Now that week two is complete, and week three of the roadshow has commenced, it's time to start posting more of the common questions that are being received. Most of this week's questions have been Hyper-V related, but Essentials is still getting some attention.
Would I use DirSync or Azure Active Directory synchronisation in an Essentials environment?
It depends. If they add specific features and/or capabilities that you require, then yes, you should definitely use them. However, if all you really want is the username and password synchronisation, as well as the easier method of matching cloud to on-prem users as well as issuing licenses to users, I would stick with Essentials dashboard.
Do I need to do an in place upgrade on Windows Server 2012 R2 Essentials to upgrade it to Standard?
No, you only need to run the DISM utility to convert it to a higher edition, including Standard or Datacenter. You will need to supply the new edition product key as well, and after the needed files are installed, the server will need a restart before the changes are implemented.
What are some of the hardware selection decisions I should be taking into account when buying servers with Hyper-V?
The obvious ones include things like the amount of memory the server supports, which shouldn't be too close to the amount of memory required by the VMs, but should still provide some room for growth. You should also be looking at what virtualisation acceleration capabilities the CPU and the network adapters provide.
Why would I have two Hyper-V servers plus a shared storage device instead of just having two Hyper-V servers?
Perhaps the main reason is to allow high speed Live Migrations, but having the external storage also means you can set up a cluster for workloads that support clustering and failover technologies. It also means you can invest in building out better storage capabilities for both servers to leverage, rather than having to replicate it across both servers. With Hyper-V now supporting SMB 3.0 file shares for VHD storage, you really should take a look at what Storage Spaces can provide in these scenarios.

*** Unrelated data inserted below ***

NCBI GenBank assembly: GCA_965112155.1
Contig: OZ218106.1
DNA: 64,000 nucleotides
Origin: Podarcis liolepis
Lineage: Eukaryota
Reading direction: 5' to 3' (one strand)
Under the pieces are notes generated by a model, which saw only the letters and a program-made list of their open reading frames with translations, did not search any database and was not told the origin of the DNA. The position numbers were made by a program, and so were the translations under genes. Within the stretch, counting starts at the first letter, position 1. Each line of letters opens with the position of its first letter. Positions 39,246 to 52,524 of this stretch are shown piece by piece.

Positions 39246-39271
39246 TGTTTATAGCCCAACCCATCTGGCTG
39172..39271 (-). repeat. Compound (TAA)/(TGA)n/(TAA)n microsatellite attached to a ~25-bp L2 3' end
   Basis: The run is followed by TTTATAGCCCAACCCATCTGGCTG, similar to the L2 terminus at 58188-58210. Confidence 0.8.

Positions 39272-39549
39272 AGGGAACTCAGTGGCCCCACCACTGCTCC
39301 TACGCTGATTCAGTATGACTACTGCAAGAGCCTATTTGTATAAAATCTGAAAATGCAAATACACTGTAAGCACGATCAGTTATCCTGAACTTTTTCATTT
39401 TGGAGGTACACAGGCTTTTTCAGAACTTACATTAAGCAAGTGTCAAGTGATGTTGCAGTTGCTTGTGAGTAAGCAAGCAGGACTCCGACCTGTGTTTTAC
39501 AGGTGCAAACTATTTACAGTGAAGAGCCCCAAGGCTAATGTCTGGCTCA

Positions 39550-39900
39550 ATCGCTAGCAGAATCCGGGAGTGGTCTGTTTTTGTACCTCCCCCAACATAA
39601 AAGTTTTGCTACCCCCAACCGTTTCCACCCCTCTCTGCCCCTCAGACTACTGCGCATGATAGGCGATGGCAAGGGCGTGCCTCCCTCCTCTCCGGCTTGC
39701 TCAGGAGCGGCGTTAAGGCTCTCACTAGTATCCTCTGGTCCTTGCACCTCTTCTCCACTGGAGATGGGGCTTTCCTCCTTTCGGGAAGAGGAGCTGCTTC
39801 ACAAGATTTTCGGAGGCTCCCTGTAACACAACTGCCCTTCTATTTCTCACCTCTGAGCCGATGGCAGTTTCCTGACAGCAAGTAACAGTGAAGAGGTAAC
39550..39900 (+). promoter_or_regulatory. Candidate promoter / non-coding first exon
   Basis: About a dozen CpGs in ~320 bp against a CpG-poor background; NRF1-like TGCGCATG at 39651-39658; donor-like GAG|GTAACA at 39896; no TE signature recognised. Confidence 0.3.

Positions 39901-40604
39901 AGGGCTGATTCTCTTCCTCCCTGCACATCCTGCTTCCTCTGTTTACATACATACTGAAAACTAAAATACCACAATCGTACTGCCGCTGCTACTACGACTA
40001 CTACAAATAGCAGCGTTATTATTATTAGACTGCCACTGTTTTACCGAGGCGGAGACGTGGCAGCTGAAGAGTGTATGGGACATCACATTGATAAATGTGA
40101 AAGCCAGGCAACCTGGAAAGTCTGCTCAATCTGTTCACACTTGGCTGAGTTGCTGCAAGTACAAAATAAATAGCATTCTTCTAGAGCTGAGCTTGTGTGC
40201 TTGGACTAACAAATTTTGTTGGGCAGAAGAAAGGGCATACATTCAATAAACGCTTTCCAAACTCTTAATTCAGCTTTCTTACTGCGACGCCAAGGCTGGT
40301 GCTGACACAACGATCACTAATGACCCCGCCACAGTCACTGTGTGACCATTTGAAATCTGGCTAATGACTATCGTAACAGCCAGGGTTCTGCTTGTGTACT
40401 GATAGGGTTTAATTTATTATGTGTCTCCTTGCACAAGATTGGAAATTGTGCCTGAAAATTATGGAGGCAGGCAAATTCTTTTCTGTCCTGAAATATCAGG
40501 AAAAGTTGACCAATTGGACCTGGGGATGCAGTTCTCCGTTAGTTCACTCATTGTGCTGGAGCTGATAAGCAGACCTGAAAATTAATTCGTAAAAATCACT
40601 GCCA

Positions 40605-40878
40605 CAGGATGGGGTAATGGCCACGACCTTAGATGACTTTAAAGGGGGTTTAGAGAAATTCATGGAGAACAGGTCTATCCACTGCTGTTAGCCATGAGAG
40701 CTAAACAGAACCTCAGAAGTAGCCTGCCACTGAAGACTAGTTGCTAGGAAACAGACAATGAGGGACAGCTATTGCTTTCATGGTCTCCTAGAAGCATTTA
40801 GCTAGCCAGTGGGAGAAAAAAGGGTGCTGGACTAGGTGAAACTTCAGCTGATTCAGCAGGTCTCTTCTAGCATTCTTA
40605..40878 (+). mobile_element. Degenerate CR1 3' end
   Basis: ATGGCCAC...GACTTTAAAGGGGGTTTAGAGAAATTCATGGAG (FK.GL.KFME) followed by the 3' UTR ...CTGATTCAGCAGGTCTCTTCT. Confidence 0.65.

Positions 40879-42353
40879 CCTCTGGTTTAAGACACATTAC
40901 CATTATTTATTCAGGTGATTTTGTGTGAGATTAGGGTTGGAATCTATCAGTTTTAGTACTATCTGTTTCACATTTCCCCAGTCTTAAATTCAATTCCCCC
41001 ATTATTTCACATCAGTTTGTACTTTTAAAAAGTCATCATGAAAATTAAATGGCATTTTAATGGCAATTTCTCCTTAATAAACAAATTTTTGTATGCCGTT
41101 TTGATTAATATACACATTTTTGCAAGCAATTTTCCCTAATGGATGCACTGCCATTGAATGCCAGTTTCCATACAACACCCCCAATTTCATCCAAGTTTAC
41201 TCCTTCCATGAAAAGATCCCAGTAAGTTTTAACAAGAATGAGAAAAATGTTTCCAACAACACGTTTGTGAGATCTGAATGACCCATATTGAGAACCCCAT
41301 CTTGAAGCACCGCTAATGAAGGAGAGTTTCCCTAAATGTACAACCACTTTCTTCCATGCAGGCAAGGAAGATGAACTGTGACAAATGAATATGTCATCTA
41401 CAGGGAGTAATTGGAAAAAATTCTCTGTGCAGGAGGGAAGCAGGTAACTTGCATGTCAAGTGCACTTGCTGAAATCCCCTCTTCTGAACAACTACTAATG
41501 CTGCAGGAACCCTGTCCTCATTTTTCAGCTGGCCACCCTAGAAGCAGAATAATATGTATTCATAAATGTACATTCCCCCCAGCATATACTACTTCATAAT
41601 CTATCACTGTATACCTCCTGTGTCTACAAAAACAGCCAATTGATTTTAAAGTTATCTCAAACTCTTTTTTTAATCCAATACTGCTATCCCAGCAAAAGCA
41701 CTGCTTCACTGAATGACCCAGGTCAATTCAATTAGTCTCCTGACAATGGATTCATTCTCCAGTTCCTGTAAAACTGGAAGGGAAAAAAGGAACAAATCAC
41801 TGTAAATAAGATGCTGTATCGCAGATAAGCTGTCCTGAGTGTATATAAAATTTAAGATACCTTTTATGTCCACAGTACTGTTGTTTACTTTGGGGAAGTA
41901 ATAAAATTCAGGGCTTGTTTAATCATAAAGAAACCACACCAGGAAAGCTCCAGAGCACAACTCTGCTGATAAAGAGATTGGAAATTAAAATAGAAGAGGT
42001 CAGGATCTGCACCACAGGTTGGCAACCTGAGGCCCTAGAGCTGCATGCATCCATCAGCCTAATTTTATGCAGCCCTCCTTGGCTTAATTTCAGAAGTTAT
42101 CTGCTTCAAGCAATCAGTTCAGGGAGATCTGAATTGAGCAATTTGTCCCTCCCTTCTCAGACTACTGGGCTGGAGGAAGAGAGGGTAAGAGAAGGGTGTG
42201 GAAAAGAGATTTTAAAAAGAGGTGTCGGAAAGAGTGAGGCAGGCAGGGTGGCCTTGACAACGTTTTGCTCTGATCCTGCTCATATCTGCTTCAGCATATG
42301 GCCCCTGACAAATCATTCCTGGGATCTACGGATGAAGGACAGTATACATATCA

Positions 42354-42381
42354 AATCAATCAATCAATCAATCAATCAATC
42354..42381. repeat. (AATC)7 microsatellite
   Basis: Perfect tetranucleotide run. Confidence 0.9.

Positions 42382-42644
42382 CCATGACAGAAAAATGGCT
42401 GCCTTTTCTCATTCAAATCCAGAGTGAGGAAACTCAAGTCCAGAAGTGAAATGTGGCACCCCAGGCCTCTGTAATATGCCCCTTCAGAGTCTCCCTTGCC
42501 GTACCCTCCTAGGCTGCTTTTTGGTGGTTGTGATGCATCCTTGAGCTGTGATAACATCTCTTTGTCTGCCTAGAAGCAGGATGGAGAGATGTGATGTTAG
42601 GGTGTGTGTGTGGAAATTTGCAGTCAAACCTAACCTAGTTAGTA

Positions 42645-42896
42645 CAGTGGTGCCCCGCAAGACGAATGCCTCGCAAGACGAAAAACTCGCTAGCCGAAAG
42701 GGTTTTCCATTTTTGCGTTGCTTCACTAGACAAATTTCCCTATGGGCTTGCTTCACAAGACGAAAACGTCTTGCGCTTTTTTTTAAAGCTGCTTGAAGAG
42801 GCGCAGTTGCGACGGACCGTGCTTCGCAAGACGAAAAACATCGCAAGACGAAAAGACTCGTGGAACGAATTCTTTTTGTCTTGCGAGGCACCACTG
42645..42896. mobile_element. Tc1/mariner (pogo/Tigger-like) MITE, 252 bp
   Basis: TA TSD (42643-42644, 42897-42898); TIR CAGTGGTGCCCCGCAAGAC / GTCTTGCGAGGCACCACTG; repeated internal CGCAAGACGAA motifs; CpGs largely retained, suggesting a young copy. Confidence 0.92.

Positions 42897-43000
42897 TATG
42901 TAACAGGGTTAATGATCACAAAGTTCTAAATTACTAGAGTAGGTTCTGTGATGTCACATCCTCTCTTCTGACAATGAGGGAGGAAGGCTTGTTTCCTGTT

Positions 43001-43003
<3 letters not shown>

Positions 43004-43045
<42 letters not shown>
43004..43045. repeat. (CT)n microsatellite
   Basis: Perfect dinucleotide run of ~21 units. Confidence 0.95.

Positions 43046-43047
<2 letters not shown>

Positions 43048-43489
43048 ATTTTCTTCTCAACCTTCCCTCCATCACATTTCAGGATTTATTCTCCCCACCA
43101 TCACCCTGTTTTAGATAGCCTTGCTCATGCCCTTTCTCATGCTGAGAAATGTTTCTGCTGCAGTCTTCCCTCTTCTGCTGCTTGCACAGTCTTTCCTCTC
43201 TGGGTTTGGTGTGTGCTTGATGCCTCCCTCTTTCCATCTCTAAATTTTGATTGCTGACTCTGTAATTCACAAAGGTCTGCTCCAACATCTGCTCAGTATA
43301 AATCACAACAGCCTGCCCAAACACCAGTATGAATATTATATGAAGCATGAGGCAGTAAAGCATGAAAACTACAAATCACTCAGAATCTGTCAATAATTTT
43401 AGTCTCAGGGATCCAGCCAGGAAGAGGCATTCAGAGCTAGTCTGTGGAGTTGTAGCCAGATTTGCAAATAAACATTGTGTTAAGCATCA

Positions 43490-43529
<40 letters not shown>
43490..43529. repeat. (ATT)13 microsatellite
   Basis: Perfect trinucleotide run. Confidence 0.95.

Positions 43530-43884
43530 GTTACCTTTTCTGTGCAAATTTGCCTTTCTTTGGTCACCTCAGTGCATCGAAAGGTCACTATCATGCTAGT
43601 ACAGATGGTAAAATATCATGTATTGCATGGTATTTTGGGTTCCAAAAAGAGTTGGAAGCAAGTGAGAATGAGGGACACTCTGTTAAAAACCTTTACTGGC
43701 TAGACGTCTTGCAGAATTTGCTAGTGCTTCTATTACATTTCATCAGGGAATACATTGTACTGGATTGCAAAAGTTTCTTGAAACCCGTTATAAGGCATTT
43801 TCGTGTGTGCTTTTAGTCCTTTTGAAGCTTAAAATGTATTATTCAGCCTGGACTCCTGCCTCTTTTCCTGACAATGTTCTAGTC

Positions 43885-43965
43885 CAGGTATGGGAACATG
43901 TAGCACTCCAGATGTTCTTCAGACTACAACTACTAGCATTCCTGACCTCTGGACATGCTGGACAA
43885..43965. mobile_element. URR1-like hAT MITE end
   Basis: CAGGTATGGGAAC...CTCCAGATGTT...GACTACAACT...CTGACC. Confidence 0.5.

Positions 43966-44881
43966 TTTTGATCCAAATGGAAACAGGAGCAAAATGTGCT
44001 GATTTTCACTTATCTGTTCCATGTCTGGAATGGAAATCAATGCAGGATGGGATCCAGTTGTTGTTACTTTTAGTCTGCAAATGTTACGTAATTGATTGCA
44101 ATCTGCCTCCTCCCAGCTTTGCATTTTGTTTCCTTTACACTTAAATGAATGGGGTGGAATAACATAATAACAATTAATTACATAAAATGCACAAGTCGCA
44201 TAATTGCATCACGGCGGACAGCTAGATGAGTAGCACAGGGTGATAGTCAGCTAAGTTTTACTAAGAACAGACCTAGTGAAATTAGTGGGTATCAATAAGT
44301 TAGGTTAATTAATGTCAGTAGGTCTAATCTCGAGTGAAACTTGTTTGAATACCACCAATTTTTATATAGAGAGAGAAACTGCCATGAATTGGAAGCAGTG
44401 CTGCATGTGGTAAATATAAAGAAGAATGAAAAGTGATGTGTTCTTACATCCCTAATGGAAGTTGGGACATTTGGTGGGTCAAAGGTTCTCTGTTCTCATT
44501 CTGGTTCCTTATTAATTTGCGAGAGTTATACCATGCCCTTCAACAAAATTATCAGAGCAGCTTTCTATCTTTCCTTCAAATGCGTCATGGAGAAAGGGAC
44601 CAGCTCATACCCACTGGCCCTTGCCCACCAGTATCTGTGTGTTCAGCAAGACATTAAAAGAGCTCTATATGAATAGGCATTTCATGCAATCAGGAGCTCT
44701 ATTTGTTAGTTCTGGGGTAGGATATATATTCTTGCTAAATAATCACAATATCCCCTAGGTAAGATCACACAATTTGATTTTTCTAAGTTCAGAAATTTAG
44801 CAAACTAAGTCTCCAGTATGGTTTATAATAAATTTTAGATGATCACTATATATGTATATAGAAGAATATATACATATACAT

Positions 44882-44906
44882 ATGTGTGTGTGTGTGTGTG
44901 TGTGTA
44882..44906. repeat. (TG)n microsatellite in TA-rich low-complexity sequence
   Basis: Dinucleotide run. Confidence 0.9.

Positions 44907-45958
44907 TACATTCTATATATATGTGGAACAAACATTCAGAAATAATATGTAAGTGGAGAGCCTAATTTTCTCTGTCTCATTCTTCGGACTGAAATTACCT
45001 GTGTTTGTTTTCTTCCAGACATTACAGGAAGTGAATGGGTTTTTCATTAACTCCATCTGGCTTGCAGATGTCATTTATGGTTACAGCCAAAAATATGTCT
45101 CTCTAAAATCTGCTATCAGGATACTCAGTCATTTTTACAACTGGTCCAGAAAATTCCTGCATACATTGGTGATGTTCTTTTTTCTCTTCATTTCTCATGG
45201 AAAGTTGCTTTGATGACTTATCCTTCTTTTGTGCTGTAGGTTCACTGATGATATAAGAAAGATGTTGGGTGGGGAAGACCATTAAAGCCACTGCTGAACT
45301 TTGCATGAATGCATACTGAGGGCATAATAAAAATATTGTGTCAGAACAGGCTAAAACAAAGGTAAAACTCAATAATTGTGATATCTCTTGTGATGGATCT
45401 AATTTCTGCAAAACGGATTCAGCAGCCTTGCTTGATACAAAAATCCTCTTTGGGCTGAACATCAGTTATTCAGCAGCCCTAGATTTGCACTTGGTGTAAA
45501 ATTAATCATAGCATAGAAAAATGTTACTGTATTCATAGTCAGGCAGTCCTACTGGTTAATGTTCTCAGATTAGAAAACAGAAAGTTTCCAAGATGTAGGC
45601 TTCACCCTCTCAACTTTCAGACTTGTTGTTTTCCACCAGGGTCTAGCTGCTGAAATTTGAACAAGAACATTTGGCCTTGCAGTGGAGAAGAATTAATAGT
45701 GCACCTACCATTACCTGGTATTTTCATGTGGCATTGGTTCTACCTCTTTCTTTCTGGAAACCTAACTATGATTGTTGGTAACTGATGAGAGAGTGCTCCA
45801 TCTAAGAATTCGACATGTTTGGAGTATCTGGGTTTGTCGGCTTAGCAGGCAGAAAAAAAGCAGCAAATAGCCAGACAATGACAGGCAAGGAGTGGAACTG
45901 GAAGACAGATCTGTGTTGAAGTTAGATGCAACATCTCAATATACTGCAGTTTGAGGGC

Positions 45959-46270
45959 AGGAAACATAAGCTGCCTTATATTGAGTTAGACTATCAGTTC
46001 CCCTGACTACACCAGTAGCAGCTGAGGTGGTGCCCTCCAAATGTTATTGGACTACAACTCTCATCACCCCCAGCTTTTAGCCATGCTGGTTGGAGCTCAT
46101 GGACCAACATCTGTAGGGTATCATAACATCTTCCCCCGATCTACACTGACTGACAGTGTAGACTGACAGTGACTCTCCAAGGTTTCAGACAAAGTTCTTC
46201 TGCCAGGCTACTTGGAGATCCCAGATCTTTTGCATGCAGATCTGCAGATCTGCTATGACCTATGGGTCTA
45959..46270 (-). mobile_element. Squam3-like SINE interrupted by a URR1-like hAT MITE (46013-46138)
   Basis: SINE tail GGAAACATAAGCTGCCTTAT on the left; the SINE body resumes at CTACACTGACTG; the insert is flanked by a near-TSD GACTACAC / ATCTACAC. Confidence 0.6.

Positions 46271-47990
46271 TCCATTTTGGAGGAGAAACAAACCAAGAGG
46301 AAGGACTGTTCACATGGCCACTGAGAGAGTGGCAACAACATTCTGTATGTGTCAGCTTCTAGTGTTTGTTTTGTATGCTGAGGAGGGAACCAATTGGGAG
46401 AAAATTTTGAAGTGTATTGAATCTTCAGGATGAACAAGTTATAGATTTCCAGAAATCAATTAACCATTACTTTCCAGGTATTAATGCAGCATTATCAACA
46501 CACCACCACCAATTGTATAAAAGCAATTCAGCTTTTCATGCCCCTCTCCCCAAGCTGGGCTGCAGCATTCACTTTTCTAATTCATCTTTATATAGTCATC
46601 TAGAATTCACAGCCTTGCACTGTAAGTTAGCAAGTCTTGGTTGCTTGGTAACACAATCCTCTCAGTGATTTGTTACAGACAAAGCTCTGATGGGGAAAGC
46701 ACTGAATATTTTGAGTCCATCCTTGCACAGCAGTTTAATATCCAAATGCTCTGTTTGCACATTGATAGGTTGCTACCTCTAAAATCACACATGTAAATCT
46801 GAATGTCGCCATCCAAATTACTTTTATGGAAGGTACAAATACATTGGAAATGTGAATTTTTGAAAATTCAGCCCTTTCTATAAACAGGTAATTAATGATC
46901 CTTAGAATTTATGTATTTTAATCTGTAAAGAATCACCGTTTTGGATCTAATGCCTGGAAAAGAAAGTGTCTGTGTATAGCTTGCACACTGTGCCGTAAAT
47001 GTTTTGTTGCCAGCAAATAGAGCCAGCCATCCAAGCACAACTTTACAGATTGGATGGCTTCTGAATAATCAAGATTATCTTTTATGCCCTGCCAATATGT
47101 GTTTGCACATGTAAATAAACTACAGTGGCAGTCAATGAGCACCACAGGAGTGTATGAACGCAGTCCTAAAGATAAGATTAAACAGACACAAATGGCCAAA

Should I run Storage Spaces directly on my Hyper-V server?
No, you probably shouldn't. Even though this may be something that I am demonstrating during the events, I'm working with only two servers, and hence not able to implement the three server scenario in the above scenario. The reasons for this are really twofold. The first is that your Hyper-V servers should run Hyper-V, and not additional workloads. The second is that in order to perform striping, calculate parity, and perform data-deduplication duties, Storage Spaces is going to be using the same CPU resources that the virtual machines are using. With the throughput potential of the SSDs in a Tiered Storage scenario you could end up with some unexpected CPU demand, potentially when the VMs need them most.
If you don't suggest Storage Spaces directly on the Hyper-V server what do you recommend?
Work with your server supplier on their preferred and supported RAID controllers if you need to implement something more advanced than what the server provides natively.